-- The father of 32-year-old Monica Hoffa, who was gunned down in one of three unsolved murders in Tampa, Florida, in the past two weeks, is asking his community to speak out and give up anyone who is responsible for or has information on her death.
"I know they are afraid. I know people are probably worried that they are going to be next," Kenny Hoffa said in an interview with ABC affiliate WFTS on Monday. "But people need to step out, and they to identify this guy so we can get him off the street."
Police said that the shootings are linked by proximity and time frame but that they haven't found a motive or a suspect. Officials said the victims did not appear to know one another and they were not robbed.
Kenny Hoffa said he is heartbroken and outraged over the murders.
"I am angrier than I've ever been in my life. There is just no words can tell you how upset I am," he said. "There's two other families that are suffering just like our family is suffering, and those two families need vengeance just like we do."
"I need that Seminole Heights community to stand up, and I need them to point out who that man is," he added.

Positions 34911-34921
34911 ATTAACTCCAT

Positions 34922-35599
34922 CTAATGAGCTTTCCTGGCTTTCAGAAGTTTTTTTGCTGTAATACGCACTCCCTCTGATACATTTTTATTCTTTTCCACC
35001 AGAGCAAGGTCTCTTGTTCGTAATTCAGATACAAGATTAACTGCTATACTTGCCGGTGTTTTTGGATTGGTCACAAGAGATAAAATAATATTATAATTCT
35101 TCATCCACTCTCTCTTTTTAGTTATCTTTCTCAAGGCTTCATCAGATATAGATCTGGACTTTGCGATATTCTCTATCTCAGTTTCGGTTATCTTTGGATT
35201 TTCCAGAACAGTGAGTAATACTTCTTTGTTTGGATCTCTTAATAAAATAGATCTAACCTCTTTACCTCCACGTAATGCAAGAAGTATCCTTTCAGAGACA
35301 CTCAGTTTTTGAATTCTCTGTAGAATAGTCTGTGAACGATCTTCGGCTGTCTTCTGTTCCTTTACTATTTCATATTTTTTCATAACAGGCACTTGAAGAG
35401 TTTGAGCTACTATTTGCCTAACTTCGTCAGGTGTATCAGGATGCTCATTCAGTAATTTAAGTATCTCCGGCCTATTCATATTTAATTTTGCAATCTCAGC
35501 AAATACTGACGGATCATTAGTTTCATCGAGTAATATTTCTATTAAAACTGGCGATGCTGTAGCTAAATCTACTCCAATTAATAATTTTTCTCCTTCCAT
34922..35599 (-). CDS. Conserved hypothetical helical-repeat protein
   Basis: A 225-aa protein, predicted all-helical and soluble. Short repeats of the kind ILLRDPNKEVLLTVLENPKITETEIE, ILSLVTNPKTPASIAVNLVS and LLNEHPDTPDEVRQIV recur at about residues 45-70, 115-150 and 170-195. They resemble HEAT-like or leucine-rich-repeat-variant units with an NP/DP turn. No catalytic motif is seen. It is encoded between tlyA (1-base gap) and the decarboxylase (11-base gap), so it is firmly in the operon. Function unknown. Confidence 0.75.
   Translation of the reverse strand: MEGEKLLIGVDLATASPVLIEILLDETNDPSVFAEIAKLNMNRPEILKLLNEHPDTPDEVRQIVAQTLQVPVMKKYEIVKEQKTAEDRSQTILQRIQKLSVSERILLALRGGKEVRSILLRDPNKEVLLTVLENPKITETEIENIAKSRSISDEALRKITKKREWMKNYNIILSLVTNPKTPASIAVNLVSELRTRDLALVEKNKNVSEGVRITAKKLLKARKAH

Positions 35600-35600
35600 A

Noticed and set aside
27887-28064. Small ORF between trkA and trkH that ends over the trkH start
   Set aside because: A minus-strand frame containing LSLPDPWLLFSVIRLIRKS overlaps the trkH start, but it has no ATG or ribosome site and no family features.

Monica Hoffa, who spent a lot of her time interpreting for her deaf mother, her dad said, was walking to meet a friend when she was shot and killed by an unknown person around 8:45 p.m on Oct. 11, according to police.
"Because my daughter made a difference in this world, I just hate it that someone took that from the world and me," Kenny Hoffa said. "She had a great sense of humor ... She was a good person."
The murders have put the Seminole Heights community on edge.
"I'm afraid," Maria Maldonado, who lives near two of the shooting sites, told the Associated Press on Monday. She said she won't let her 7-year-old son play in the yard.
"We don't open the door or nothing. A lot of people are scared. I'm scared for my son, for the neighborhood," Maldonado said.
Tampa Police Chief Brian Dugan told ABC News that he has advised officers to be extremely vigilant.
"When I spoke to the guys at the briefing, I told them that everybody out there is a potential suspect or a potential victim and [you] need to think like that," he said. "We have someone terrorizing the neighborhood."
Dugan said residents should not live in fear but suggested that they turn their porch lights on, go out in groups and "do cookouts."
A reward of up to $25,000 is being offered by Crime Stoppers of Tampa and the the Bureau of Alcohol, Tobacco, Firearms and Explosives for any information that leads to the arrest of a suspect in the case.
ABC News' M.L. Nestel contributed to this report.